(Editor’s Note: This review was initially posted on November 14th, 2013 following the film’s premiere at AFI Fest. We’re republishing it now that the film has opened to a wider audience.)
Peter Berg’s most recent film was last year’s board game adaptation Battleship, a bloated, lifeless imitation of a Michael Bay action film with zero heart and a godawful screenplay. Thankfully, Lone Survivor is the complete opposite: it’s a small-scale true story with strong performances, clear cut action sequences, a tension-filled script, and a powerful emotional core. This was the film Berg wanted to make a few years ago, but Universal negotiated with him to make Battleship first; now we’re seeing what the writer/director can do when he has some real investment in his story, and the result is a thematically rich and complex tale of brotherhood, morality, and, of course, survival.
Mark Wahlberg plays Navy SEAL Marcus Luttrell, the eponymous single survivor of Operation Red Wings, a 2005 mission in which a group of SEALs were tasked with killing a Taliban leader in Afghanistan. We know from the title that things go wrong, and the opening moments of the film reveal foreshadow what is to come – a near-death Luttrell, bloodied and wounded, is being airlifted back to base. Before we get to see what happened, we flash back to three days prior and are introduced to the other members of the team: Mike Murphy (Taylor Kitsch), Danny Dietz (Emile Hirsch), and Matt Axelson (Ben Foster). Berg does a serviceable job showcasing the relationship between soldiers and with a necessary exposition dump about their upcoming mission, but it’s when the guys get out on a mountain overlooking the target village that we truly find out who they are.
Beautiful camerawork by Berg’s go-to cinematographer Tobias A. Schliessler and the reverb-heavy score by Steve Jablonsky highlight the beauty of the landscape, but there’s a wave of tragedy undercutting it. The director slowly builds tension; we know this ends tragically, and the pristine hillside will soon be painted in blood. During the mission, the soldiers are discovered by a group of villagers, and it’s here that the movie starts to get interesting. The mission is compromised, and the soldiers must decide how to proceed: do they let the villagers go, leave them tied up in the woods, or kill them? Berg’s script forces his characters to face the complexities of war without being overly political, and as the men contemplate what to do, they – and by extension, we as the audience – see that the morally right decision may not always be the best strategic one. A decision is made, and the consequences are catastrophic – radio communication is apparently sketchy in the Afghan mountains, and the team is left alone to face off against hundreds of armed Taliban warriors.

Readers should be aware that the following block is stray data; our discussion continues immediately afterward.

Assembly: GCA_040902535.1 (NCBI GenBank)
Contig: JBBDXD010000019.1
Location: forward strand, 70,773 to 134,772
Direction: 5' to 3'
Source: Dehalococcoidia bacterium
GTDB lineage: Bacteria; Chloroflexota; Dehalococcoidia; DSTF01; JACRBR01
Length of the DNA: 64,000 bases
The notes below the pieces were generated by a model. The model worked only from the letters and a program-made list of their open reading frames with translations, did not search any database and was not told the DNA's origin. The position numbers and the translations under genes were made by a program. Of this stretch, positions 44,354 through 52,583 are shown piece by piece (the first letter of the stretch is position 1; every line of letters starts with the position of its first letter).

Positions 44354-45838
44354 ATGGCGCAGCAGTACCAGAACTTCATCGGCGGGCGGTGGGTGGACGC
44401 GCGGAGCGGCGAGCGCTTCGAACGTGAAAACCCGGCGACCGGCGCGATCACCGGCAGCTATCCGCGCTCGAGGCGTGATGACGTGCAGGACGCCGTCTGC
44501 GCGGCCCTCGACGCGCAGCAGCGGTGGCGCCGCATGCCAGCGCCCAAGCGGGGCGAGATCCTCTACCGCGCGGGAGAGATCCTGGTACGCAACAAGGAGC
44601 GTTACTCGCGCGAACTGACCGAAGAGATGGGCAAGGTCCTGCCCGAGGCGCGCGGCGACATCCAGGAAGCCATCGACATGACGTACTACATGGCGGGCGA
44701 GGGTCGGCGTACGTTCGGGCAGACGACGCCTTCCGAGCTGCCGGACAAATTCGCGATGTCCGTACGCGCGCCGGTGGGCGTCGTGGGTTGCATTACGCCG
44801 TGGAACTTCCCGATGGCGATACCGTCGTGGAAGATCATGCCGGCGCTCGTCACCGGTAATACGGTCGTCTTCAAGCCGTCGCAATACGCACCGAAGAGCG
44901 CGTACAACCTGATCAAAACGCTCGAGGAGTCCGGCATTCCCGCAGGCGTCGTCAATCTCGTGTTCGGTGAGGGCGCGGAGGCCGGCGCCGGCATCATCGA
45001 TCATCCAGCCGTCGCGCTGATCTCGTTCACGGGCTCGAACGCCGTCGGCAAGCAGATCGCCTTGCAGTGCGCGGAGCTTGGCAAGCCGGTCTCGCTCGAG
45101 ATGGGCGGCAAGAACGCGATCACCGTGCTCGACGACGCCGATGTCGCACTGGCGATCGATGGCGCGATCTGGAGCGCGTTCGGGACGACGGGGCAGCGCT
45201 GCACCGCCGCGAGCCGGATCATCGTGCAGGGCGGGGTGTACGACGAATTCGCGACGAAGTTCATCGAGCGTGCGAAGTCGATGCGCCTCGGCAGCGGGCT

What follows is one of the most intense battle sequences committed to film in the past decade. For what feels like thirty minutes, the SEALs engage in a firefight of epic proportions as they constantly try to gain a decent position to defend themselves against the onslaught of enemies. Bullets fly and blood pours, but it’s eventually the landscape itself that proves the most harrowing for our guys to endure. Backed to the edge of a rocky cliff, the guys hurl themselves off as a last resort, and Berg doesn’t shy away from the incredibly painful, bone-breaking impact of flesh against rock as they hurtle down the mountainside. Things escalate even further from there as the Taliban members bring out rocket launchers and continue their relentless pursuit of the SEALs, ultimately leading to the death of Luttrell’s team members, leaving him broken and alone in the woods below.
But it doesn’t stop there. In the third act, Luttrell is again discovered by a group of Afghan villagers, but this time they drag him to their village, patch him up, and protect him from the Taliban. Until this point, the film has essentially treated the Afghanistanis as “the other,” with most of the Taliban fighters having no distinguishing characteristics (even their faces are often covered with scarves, as if not to purposefully not allow us any insight into them as people). But Luttrell’s – and our – preconceptions are tested when he must trust these villagers to save his life. It’s a compelling way to wrap up a story that has already presented us with some interesting thematic challenges, and it works in large part due to Wahlberg’s down-to-Earth performance.
Lone Survivor isn’t without its problems – the Americans are essentially portrayed as superheroes right up until their deaths, for example – but Berg fundamentally succeeded in making a war film that remains refreshingly apolitical throughout. There’s no question that the film makes you question the reason for all of this bloodshed as we’re watching the horrors these guys had to endure, but it also doesn’t condemn them for participating in it. Berg set out to create a movie that was unapologetically patriotic, and he accomplished that goal in an exciting, thoughtful way. Here’s hoping he has as much passion for his next film as he did for this one. Until next time…
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